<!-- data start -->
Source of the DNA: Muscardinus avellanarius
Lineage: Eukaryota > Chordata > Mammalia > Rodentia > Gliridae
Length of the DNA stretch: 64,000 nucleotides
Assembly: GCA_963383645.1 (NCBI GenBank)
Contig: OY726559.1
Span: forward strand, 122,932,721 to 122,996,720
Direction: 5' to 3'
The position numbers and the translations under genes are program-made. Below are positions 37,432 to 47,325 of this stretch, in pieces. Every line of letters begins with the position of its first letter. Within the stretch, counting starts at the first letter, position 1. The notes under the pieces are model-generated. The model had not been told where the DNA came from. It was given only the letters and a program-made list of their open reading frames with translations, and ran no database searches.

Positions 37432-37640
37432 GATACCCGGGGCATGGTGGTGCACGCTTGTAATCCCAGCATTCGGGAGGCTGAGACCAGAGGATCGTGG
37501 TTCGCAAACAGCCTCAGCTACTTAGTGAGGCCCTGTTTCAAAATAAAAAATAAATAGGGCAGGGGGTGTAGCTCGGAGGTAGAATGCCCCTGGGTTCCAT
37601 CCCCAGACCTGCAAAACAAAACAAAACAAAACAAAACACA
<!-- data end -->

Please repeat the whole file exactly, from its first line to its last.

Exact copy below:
Source of the DNA: Muscardinus avellanarius
Lineage: Eukaryota > Chordata > Mammalia > Rodentia > Gliridae
Length of the DNA stretch: 64,000 nucleotides
Assembly: GCA_963383645.1 (NCBI GenBank)
Contig: OY726559.1
Span: forward strand, 122,932,721 to 122,996,720
Direction: 5' to 3'
The position numbers and the translations under genes are program-made. Below are positions 37,432 to 47,325 of this stretch, in pieces. Every line of letters begins with the position of its first letter. Within the stretch, counting starts at the first letter, position 1. The notes under the pieces are model-generated. The model had not been told where the DNA came from. It was given only the letters and a program-made list of their open reading frames with translations, and ran no database searches.

Positions 37432-37640
37432 GATACCCGGGGCATGGTGGTGCACGCTTGTAATCCCAGCATTCGGGAGGCTGAGACCAGAGGATCGTGG
37501 TTCGCAAACAGCCTCAGCTACTTAGTGAGGCCCTGTTTCAAAATAAAAAATAAATAGGGCAGGGGGTGTAGCTCGGAGGTAGAATGCCCCTGGGTTCCAT
37601 CCCCAGACCTGCAAAACAAAACAAAACAAAACAAAACACA